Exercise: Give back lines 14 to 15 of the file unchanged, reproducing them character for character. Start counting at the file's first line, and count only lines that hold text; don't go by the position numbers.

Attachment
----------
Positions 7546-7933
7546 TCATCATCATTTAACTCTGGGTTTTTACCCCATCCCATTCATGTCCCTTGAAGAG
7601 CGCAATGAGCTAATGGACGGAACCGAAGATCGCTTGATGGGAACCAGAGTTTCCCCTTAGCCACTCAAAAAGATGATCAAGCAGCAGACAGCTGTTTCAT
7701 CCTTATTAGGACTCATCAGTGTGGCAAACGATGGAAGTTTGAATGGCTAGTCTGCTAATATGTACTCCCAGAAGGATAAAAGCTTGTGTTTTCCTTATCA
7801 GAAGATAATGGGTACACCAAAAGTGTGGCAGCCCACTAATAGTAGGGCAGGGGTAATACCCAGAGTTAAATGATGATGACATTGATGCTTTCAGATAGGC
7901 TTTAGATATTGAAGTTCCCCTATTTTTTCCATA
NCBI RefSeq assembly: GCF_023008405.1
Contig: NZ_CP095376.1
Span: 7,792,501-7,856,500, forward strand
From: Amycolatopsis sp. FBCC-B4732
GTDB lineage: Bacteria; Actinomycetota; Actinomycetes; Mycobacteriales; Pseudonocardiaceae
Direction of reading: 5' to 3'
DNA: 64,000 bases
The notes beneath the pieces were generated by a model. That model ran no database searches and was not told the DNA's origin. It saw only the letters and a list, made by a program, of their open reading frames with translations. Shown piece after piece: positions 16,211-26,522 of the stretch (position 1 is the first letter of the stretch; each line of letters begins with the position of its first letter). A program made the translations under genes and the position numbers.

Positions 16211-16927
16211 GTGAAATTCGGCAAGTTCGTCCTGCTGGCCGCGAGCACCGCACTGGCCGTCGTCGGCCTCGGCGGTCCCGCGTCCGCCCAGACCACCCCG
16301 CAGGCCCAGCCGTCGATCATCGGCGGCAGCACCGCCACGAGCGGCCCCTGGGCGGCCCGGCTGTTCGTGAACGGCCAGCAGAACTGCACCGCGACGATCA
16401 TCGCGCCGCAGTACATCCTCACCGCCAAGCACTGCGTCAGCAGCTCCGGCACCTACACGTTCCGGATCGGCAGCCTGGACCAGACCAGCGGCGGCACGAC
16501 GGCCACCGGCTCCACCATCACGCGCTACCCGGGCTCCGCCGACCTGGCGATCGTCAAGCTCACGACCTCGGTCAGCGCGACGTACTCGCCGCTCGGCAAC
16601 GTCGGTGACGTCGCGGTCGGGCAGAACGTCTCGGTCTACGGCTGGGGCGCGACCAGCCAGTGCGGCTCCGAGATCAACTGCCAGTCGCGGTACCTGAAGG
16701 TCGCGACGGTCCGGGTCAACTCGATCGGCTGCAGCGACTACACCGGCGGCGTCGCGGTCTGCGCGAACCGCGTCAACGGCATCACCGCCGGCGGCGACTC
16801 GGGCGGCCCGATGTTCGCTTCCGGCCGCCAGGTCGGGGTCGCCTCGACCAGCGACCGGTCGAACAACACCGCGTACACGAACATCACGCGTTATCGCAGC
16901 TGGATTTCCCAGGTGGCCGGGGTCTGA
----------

The notes beneath the pieces were generated by a model. That model ran no database searches and was not told the DNA's origin. It saw only the letters and a list, made by a program, of their open reading frames with translations. Shown piece after piece: positions 16,211-26,522 of the stretch (position 1 is the first letter of the stretch; each line of letters begins with the position of its first letter). A program made the translations under genes and the position numbers.

Positions 16211-16927